The River of Canada: The St. Lawrence River’s Pivotal Role in Opening the New World

1000 Islands Through the Clouds

@Ian Coristine/1000IslandsPhotoArt.com

Explore the history of the mighty St. Lawrence River, an essential navigational route into the New World!

The 1000 Islands region and areas surrounding the St. Lawrence River make great day trips or longer getaways in Ontario with a variety of fun ways to explore their unique environment. But what many people today may not know is that the St. Lawrence River was vital to forming Canada’s national identity. In fact, the history of the St. Lawrence River’s significance extends much further back in time than Canada’s nationhood!

Jacques Cartier

While Native Canadians had been living in the 1000 Islands and St. Lawrence River region for thousands of years, for Europeans, it all started in the 1500s with a French explorer named Jacques Cartier. Cartier was the first European to discover the Gulf of St. Lawrence and the St. Lawrence River, which he initially called “The River of Canada.” With the help of the natives, he learnt that the land that would become Canada stretched westward from the St. Lawrence River for the distance of a three-month-long journey. For the first time, the Europeans gained some knowledge of how vast the North American continent was.

Cartier had hoped to find gold in his exploration of the 1000 Islands region. While his mission failed in this regard, he did discover the potential value of the fur trade. When he returned to Europe, he reported Canada’s harsh winters, the native Iroquoian people, the teeming fisheries of the gulf and the abundant furs. This helped Europeans to form their first ideas of the Canadian environment.

Beavers, which are native to the 1000 Islands region, became a quick target for fur traders who wanted to sell their pelts to Europeans. As beaver pelts became increasingly popular in European fashion, explorers, traders and hunters had all the more reason to move to the St. Lawrence River and try their hand in the fur trade.

Samuel de Champlain

Following Cartier’s discoveries, French navigator Samuel de Champlain decided to explore the area further. As a mapmaker, Champlain added some important information to European knowledge of the North American region, including the Great Lakes, the route connecting the St. Lawrence River to the Hudson River through the lake that he deemed Lake Champlain, and much of the coastline.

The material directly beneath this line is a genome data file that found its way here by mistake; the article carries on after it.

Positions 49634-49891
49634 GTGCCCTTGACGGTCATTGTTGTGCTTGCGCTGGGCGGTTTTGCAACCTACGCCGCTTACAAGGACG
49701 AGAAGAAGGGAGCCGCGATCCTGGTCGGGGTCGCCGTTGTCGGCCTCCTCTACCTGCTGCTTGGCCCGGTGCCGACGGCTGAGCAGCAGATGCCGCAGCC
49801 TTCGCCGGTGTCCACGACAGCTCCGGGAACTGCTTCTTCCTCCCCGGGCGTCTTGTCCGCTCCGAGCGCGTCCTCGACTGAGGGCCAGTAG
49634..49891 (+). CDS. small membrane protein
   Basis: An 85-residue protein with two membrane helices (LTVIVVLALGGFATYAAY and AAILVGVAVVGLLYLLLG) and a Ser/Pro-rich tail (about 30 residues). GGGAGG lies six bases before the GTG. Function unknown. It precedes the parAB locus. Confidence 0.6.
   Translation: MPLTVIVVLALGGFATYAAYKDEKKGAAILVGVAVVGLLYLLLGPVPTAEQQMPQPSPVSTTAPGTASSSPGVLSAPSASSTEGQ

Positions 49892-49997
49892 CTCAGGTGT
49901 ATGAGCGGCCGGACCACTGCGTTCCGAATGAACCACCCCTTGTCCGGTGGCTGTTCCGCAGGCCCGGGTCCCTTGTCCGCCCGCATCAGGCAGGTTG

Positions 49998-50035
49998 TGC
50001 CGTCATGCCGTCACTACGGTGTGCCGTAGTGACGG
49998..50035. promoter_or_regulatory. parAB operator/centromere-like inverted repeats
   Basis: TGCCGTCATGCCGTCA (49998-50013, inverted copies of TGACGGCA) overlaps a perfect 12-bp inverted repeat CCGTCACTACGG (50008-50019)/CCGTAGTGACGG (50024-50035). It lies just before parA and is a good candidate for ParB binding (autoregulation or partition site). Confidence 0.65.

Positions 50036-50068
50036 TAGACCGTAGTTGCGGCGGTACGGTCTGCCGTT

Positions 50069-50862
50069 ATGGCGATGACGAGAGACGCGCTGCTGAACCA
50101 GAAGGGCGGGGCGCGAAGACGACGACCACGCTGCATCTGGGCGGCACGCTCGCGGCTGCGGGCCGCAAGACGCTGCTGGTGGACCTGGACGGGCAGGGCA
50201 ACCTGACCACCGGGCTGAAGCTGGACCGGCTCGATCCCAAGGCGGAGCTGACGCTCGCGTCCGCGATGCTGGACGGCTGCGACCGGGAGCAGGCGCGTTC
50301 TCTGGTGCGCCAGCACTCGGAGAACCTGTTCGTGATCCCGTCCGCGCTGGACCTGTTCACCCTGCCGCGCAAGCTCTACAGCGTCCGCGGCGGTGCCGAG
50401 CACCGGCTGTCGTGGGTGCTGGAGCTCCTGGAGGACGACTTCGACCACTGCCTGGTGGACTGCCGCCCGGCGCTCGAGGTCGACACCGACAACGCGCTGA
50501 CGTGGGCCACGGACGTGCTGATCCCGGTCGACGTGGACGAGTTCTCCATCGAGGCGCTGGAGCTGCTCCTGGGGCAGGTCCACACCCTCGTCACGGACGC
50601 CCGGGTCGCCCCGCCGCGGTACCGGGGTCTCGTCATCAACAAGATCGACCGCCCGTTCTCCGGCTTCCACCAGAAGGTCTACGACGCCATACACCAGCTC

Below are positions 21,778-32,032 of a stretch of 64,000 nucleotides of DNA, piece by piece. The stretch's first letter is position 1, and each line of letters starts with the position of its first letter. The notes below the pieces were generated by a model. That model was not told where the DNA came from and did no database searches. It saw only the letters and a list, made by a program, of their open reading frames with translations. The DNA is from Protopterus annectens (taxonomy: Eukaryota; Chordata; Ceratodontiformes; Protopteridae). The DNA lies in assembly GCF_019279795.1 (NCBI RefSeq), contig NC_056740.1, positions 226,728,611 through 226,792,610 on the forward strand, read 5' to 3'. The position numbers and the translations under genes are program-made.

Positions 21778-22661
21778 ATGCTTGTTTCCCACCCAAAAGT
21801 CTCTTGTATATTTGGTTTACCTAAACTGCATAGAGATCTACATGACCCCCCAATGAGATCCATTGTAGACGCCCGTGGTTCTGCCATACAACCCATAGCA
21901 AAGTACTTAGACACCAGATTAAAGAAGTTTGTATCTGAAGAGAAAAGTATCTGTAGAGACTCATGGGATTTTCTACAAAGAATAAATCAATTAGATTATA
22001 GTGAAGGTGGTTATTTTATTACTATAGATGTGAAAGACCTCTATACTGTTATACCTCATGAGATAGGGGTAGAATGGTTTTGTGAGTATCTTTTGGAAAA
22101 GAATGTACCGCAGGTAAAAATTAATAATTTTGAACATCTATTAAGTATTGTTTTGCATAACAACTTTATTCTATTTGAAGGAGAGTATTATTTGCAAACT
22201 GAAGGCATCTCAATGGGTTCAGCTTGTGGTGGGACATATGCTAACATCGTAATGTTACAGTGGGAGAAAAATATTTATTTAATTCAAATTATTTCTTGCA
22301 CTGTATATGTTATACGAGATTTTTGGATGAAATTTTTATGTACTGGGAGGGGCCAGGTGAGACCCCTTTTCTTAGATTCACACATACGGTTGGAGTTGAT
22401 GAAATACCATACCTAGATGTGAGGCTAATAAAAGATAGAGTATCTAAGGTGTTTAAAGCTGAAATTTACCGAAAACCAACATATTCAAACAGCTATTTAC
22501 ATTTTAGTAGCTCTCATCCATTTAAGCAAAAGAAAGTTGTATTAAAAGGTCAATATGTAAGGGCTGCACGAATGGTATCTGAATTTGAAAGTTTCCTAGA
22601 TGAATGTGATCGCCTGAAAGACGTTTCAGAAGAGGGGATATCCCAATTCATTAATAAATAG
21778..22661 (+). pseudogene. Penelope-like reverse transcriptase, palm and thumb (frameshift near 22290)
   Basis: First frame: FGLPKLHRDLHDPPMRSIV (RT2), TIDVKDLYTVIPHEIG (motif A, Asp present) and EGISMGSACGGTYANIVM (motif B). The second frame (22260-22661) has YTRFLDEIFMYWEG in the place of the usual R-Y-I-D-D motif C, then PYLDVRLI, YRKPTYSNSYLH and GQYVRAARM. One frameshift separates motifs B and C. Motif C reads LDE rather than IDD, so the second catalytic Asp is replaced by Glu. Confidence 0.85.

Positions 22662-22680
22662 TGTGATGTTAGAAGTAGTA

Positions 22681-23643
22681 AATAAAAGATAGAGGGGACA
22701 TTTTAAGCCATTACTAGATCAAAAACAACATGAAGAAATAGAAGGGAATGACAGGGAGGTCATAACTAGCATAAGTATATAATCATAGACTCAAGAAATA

Champlain also founded Quebec in 1608, which marked the transition from a seasonal fur trade into a permanent establishment. From Quebec, French settlers continued to expand westward around the Great Lakes and into what would become Ontario.

For about a century from the mid-1600s to mid-1700s, France and Great Britain competed to gain the most control of the fur-trading territories. This competition fueled deeper exploration of the regions, leading to the international navigation of what would become known as the St. Lawrence Seaway.

St. Lawrence Seaway

The St. Lawrence Seaway has since become a vital route of navigation to the global economy. Officially opened for navigation in 1959, the Seaway is now the world’s longest inland waterway connected to ocean shipping. The construction of the 306-kilometer stretch between Montreal and Lake Ontario is considered one of the most challenging engineering feats in human history.

Today, the St. Lawrence Seaway is used to transport virtually every commodity imaginable. An estimated 2.5 billion tons of cargo have passed through the Seaway in the last 50 years. About 25 percent of cargo transported through the St. Lawrence Seaway travels to or from overseas ports, including ports in Africa, the Middle East, Europe and South America.

Now, hundreds of years after Jacques Cartier named the great river he encountered “The River of Canada,” the St. Lawrence River continues to hold national and international significance. Not only does the river provide a vital waterway into the heart of Canada for global trade, but the environment is also a critical aspect of Canada’s national identity. The many dams and tributaries lining the St. Lawrence River are an important source of hydroelectric power, helping Canada transition into a cleaner source of energy. The unique plants and animals that live in the 1000 Islands are now able to thrive once again. By visiting us at the Aquatarium, you can learn more about this great river and discover some of the amazing things the waters of the St. Lawrence can do!

 

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